Kayak

Those of you who have been reading the blog for a while may recall that some weeks ago I mentioned a sea kayaking tour which I was very much looking forward to.  It got rescheduled due to high winds and we ended up going today instead.  So I had a day off from life and rabbits today and spent it on the sea instead.  We kayaked towards a seal colony and sat bobbing about in the water for a while watching them sunbathe and swim, before having some lunch and doing a beach clean and kayaking back.  About 6 hours on the go – my arms ache somewhat now, but I thoroughly enjoyed it and I’m sure I’ll sleep well tonight.

Now I’ve got your attention, I will use this blog as a shameless plug for a charity for which I volunteer.  This plug is entirely my own and is an explanation in my own words – I hope they don’t mind!  For the official information, visit their website… The charity is called British Divers Marine Life Rescue (BDMLR) and it’s a network of trained volunteers who attend marine life in distress (usually) around our coastline (an occasional seal has been known to end up some way inland!)  In spite of the name, you don’t need to be a diver, you just need to be a willing volunteer.  There are regular one-day training courses in which you learn some basic biology of seals and cetaceans (porpoises, dolphins, whales etc) along with techniques of how to check them over, keep them comfortable, catch a seal pup, refloat a stranded porpoise and refloat a whale using a pontoon.  There are life sized inflatables which are used for the training and if you do a ‘wet’ course, they’re filled with water so the weight isn’t that far off either.  You might be surprised how much sea life needs assistance round our coasts, although the exact species and reasons will vary depending on where you are around the coastline…and there’s always something that ends up somewhere that it really shouldn’t, so you need to be ready for anything!  If you’re reading this blog, you’re probably passionate about animal welfare and about reducing/stopping suffering, and this is a great charity which works hard to do that for our marine life. There are even some volunteers trained in large whale disentanglement which is an incredibly dangerous but worthwhile activity to support our marine life.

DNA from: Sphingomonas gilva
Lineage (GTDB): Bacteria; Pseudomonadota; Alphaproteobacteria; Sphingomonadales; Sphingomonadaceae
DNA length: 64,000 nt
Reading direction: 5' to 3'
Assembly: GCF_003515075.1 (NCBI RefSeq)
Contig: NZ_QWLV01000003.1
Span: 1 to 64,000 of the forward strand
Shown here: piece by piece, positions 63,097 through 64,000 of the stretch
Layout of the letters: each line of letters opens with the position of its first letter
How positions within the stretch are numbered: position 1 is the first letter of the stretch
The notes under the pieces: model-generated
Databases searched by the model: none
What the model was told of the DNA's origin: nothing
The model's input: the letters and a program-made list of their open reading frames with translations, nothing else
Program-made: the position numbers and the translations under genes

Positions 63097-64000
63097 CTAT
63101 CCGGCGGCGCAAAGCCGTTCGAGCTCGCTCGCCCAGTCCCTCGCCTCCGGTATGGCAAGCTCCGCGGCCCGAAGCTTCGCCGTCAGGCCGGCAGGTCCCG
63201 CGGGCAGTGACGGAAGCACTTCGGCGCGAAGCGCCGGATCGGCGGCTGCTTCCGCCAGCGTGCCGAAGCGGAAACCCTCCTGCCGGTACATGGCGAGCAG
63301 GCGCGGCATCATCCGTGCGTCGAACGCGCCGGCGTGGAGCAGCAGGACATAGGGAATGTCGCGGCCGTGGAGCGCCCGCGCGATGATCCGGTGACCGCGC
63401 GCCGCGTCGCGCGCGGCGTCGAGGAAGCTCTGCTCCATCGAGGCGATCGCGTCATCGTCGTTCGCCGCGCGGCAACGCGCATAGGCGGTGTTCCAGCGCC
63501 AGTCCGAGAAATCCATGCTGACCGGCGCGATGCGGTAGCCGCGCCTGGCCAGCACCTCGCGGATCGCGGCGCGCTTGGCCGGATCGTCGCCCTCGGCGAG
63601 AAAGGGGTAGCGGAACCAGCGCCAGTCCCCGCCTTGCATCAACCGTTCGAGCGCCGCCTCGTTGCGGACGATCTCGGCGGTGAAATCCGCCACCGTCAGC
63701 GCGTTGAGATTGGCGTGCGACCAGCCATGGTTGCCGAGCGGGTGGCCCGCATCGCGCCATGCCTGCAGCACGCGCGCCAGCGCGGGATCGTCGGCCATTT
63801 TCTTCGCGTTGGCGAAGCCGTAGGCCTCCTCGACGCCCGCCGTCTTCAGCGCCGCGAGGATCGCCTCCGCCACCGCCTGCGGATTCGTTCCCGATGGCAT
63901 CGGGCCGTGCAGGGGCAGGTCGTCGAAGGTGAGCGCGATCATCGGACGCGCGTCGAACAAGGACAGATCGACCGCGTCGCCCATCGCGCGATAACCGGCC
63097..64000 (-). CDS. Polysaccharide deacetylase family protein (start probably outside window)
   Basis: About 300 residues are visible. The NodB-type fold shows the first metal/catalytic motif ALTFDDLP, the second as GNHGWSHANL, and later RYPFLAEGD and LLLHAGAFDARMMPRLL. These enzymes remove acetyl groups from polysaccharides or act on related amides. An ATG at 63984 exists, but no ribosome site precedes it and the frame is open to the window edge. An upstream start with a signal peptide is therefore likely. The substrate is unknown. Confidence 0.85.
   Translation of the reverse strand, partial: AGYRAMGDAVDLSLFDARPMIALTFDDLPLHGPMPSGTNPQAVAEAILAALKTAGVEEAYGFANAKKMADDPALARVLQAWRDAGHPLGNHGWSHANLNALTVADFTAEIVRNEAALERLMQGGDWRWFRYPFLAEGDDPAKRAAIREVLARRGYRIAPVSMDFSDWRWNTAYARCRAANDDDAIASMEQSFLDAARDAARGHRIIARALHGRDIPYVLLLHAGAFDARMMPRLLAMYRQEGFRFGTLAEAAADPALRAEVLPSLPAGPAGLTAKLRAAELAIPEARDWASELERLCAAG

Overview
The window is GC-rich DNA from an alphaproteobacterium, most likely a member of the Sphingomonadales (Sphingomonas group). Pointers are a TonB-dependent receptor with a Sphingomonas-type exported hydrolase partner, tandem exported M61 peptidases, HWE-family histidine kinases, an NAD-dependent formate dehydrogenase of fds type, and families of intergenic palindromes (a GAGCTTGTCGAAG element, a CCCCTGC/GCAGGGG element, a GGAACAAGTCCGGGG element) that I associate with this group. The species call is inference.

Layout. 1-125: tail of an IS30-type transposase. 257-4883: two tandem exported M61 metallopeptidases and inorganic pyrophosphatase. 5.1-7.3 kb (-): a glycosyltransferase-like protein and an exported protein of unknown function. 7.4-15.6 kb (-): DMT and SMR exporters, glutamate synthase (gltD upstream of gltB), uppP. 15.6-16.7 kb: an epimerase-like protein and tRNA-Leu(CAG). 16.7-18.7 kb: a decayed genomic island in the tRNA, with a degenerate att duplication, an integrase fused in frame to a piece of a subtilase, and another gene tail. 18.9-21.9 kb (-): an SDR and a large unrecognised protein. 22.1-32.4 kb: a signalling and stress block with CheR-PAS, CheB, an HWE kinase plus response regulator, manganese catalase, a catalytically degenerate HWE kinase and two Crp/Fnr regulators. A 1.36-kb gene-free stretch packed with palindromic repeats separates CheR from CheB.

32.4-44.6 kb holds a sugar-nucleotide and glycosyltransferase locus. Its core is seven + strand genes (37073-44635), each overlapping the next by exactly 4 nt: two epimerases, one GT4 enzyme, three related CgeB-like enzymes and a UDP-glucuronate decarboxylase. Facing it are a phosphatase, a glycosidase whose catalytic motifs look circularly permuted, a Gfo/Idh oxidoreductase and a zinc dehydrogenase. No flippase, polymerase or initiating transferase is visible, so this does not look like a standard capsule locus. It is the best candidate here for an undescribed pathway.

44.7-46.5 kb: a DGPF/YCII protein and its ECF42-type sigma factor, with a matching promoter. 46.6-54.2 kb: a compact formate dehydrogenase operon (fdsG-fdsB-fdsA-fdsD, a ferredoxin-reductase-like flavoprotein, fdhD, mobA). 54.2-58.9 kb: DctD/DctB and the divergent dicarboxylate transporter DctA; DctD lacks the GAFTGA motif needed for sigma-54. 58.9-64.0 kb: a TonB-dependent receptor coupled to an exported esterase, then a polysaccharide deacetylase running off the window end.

The next training course with availability is in Lowestoft on the 25th September, followed by one in Upminster on 16th October.  New courses are added fairly regularly so please do check the website (for some reason the blog doesn’t like it if I try and put urls but it’s bdmlr. org. uk if that works, click the training link on the left)  If you’re a vet, there are also vet courses which aren’t published on the training page but which you can see on the ‘events’ page or by contacting Head Office for details.

It’s only 8pm but after a day of exercise and sea air, I feel ready for bed.  Normal service on rabbit related chat will resume soon 🙂

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